A few folks have asked about the low-light performance of the XDcam EX. I decided to spend some time pitting it against a few of the other cameras that I’ve got on hand.
Read on for a full breakdown. The short summary? It does damn good.
To start with, I put an exposure chart in the studio with a single 2k instrument hitting it from the grid. Cameras were lined up side by side. I grabbed sample frames, and then brought them into ScopeBox to pull the waveform data. Then I dimmed the light to 10% and took another round of shots. I left the cameras on auto-iris, because part of what I was interested in was their ability to maximize their dynamic range. The studio camera was manually shaded.
The contenders are: XDCam EX, Canon XL-H1 and a Sony DXC-D50WSL (SD) studio camera. I did shoot frames with a Sanyo Xacti HD1000, Sony HVR-A1U and Panasonic HDC-SD5 as well, but because those cameras roll in gain automatically, it’s difficult to do a comparison.
First off, let’s look at some images under proper lighting. Click for a larger image.
They all did a decent job of taking advantage of the full range available. The XDCam pushed the whites a bit hotter than the XL-H1, but otherwise those two cameras tracked almost identically. What you can’t see in the pictures is that the XDCam captured that image at an F8, while the XL-H1 was at an F5.6. The other cameras don’t record F-stop numbers, so I can’t clue you in on those. The studio camera was also running around an F8 for this shot, though I seem to have lost that still frame.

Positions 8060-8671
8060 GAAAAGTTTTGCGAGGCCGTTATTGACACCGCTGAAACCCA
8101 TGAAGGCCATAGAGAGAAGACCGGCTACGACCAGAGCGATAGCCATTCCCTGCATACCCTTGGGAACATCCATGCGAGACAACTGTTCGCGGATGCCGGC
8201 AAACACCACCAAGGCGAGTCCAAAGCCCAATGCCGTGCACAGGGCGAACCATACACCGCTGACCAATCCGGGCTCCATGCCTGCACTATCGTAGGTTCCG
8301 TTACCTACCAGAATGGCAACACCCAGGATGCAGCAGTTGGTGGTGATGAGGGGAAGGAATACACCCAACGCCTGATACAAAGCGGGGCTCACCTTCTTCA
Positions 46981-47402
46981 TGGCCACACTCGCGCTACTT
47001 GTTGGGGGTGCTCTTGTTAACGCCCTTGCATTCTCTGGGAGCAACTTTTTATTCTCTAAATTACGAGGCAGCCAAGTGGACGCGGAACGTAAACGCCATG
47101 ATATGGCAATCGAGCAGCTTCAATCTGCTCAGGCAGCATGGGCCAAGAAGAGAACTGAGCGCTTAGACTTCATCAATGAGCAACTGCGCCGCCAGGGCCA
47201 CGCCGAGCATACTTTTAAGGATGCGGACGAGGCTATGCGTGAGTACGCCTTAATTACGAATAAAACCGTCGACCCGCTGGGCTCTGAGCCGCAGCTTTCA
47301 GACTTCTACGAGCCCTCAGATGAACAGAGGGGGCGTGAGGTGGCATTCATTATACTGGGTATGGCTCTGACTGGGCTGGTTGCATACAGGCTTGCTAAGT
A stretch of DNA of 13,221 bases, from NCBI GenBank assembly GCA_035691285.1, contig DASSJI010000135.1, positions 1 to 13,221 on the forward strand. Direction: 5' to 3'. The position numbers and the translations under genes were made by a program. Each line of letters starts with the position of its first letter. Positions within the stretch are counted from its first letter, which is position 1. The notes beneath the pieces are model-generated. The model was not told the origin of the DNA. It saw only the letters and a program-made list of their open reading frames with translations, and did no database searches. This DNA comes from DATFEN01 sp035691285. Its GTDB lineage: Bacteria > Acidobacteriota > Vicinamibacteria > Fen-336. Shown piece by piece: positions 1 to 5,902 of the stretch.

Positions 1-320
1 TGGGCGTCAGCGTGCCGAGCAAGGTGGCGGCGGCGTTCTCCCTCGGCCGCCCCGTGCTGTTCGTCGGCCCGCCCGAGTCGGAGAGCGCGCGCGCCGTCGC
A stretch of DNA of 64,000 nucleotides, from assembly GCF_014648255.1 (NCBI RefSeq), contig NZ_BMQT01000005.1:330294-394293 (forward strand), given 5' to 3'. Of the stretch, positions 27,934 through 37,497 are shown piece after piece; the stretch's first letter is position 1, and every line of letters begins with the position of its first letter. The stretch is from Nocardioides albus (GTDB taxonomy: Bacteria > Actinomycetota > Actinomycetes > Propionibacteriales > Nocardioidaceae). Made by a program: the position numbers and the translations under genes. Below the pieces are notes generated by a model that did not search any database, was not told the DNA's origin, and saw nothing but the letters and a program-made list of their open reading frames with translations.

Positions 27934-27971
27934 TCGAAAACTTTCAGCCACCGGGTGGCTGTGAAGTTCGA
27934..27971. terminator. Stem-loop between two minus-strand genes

Not surprisingly then, with 2000 watts of light hitting a chart, the cameras did ok. But now let us see what happens when we dim that light to 10%.
I found this test to be pretty interesting. The XDCam continues to hold a significant advantage over the XL-H1. All the cameras were wide open at this point. The D50 blew them both away, owing to its 2/3″ chips and a lens that costs more than all the other cameras in this test.
So, if low light is important, I think the old rules hold true – buy the biggest chips and the best lens you can afford. That sure makes the XDcam EX look like a great value.